When Plan B means Surivival
When Plan B means Surivival
TABLE OF CONTENTS
In this article, we provide a solution for those advisors whose clients may be facing the threat of insolvency.
As with most solutions, the following advice is critical:
BEFORE PLAN B – THE STRUGGLE FOR SURVIVAL
Having just finished reading Bill Bryson’s excellent book, ‘A Short History of Nearly Everything’, it is clear that just to exist is tantamount to success. To grow, to develop, to transform oneself into something better is a feat of incredible wonder. To those of you who are doing just that – congratulations – and may life continue to give you all the success you deserve.
What is also clear from Bill’s book is that every living thing is in a state of struggle to survive.
Does this also apply to your business? We think so. In fact, in many ways, a business is a living thing, made up of lots of people, complex structures – all with a focus on survival.
Part of the challenge to survive is to recognise that everything has its ups and downs. Nothing stays the same forever. Those who try and stick by the oft quoted principle of ‘if it ain’t broke, don’t fix it’ are often unwittingly in a state of denial.
Change is always out there and to do nothing because everything seems ok is to invite failure to knock on your door.
Sometimes things just ‘go wrong’ despite your best intentions. Every owner and manager of every business has the challenge of identifying where in the cycle are their products, their customers, their suppliers, their business and themselves.
Sometimes even the most prepared businessperson will get this wrong. In our fast changing global economy, factors that can impact the viability of your business can sometimes appear to change overnight. Think of the recent spike in oil prices, a currency change or the growth of the Asian economy (what happens if it slows down?).
Those business owners that stay on top of the process of change and even anticipate change will, however, have a higher probability of avoiding failure.
UNDERSTANDING BUSINESS FAILURE
Business failure does not have to be catastrophic and it does not have to completely destroy all around it. But it will involve either an explicit or implied understanding that the old business strategy has failed, either in part or in full. Some examples of both implied and explicit business failure are:
Scenarios #1 and #2 can often be a good thing for those stakeholders that remain – the employees, the customers and the suppliers. With new capital and/or new management, the business can re-invent itself or take itself into previously uncharted waters, growing and providing opportunities for these stakeholders.
Where business failure is heading towards Scenario #3, however, the cost of failure can be very high for the business and its stakeholders (employees, suppliers, customers, shareholders and directors) if avoidance action is not taken before hitting the brick wall of liquidation.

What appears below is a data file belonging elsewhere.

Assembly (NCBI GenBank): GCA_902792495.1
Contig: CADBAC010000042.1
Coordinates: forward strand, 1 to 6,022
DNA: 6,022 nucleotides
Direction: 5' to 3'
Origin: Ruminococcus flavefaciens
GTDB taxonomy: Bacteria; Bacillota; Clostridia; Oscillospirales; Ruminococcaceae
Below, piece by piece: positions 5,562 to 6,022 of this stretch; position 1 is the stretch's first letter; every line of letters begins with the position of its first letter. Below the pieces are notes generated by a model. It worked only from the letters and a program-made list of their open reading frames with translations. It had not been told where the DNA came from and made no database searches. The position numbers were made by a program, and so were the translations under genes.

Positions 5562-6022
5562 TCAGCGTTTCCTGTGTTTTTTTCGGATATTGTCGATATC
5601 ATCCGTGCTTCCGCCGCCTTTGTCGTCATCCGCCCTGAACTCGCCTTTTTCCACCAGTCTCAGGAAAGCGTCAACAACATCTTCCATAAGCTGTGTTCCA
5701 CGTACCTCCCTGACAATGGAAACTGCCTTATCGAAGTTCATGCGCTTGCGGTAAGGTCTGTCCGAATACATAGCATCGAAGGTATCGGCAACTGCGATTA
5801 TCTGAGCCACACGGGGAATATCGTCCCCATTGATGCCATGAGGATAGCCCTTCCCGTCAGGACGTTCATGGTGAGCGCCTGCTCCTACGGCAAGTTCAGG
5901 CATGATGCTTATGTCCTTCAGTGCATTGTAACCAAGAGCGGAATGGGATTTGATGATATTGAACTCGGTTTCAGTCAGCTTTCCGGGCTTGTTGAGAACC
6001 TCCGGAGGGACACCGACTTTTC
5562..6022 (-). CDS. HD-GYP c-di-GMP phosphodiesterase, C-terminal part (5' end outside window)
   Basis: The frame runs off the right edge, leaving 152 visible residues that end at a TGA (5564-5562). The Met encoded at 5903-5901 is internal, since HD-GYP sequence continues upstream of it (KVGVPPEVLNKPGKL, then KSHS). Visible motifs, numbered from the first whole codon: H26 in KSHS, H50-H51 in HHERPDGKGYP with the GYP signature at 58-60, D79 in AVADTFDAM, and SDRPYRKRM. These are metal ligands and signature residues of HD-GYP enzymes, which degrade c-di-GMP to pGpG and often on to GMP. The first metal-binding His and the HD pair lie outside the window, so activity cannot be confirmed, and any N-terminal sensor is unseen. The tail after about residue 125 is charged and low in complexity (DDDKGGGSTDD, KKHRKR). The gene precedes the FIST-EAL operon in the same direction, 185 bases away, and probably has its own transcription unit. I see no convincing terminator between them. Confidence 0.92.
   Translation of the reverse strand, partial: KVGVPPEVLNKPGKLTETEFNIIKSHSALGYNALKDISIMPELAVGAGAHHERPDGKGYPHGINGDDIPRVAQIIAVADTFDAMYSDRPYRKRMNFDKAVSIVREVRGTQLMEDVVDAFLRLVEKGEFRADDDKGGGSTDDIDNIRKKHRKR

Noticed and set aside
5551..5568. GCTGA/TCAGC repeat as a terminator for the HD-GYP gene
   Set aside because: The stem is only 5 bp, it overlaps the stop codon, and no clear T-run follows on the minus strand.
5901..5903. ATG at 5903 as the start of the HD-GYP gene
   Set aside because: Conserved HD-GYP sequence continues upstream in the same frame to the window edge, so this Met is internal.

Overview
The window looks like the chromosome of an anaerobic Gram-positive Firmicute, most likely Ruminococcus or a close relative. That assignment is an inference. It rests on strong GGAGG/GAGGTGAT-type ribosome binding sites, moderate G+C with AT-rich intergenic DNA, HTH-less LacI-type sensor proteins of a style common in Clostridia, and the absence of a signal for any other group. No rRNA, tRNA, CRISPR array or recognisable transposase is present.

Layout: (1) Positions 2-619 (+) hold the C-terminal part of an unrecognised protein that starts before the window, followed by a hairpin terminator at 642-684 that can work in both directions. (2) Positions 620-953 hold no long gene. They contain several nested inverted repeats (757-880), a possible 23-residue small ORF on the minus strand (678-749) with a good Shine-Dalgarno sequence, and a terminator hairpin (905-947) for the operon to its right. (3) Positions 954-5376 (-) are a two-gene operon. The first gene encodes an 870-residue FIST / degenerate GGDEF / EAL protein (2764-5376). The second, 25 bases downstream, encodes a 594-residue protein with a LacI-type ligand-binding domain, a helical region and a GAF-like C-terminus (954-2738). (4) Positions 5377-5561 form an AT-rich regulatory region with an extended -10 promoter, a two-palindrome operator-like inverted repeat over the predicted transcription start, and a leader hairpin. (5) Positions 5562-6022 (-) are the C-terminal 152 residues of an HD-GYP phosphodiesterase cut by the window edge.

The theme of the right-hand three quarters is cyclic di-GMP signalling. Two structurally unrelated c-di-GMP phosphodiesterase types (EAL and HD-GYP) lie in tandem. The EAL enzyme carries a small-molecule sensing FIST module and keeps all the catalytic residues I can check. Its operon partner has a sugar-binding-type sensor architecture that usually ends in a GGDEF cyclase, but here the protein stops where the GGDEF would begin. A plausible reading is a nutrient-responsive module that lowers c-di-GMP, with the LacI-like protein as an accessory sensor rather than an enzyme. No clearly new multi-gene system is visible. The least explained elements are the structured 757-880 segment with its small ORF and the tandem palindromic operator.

There is no doubt that a liquidation will give every stakeholder involved in the business the worst result. Liquidation is an end game. Assets are sold and divvied up amongst creditors. There is no continuity of either the company or the business.
Sometimes, due to circumstances this is, unfortunately, the only possible outcome – but it does not have to be this way. Sometimes an advisor will see the warning signs and suggest an alternative to liquidation. This is called the process of voluntary administration. In giving their advice, these advisors have gone down the right path but they have yet to reach the Holy Grail – Plan B.
AVOIDING SCENARIO #3 BY IMPLEMENTING PLAN B AND REACHING THE HOLY GRAIL
Putting a company into voluntary administration is Step 1 in the process towards the Holy Grail. This is a process governed by the Corporations Act and is designed to allow a company or its business the opportunity to survive.
However, too many times, the plan stalls at Step 1. Why? To answer this we must thank a wise man who once devised the 6 P’s – Prior Proper Planning Prevents Poor Performance (the one I learnt had a 7th P to enforce the concept of ‘Poor’ but this is a clean website for families so I shall leave the 7th P out!).
Lack of planning in the voluntary administration process inevitably results in two negative outcomes: first, the costs of the process are very high and second, the prospect of a successful outcome is less likely (often due to the higher costs and the delays in the administrator getting to grip with all the complex business issues).
There has to be a better way and there is – we call it Plan B. Plan B is the art of corporate reconstruction.
Keeping the law on your side, you can work through a restructuring plan that can assist your business in its transformation. You can retain your business and develop a plan to continue the fight for survival and ultimate success. Bill Bryson would be proud of you!
Plan B works really well if:
PLANNING IS THE KEY TO THE SUCCESS OF PLAN B
The planning process has to encompass the following:
Most stakeholders will not be happy when first confronted by Plan B. However, our experience is that when faced with the alternative financial result of a forced sale liquidation, most stakeholders will work with Plan B – as long as it is soundly based and has prospects for success.
Implementation of Plan B is the final step. This takes time, patience, courage, consistency, diligence, adaptability to embrace change and communication and involvement of the key stakeholders. Bill Bryson should add an extra chapter to his tome on this very issue!
THE KEY STEPS TO A SUCCESSFUL PLAN B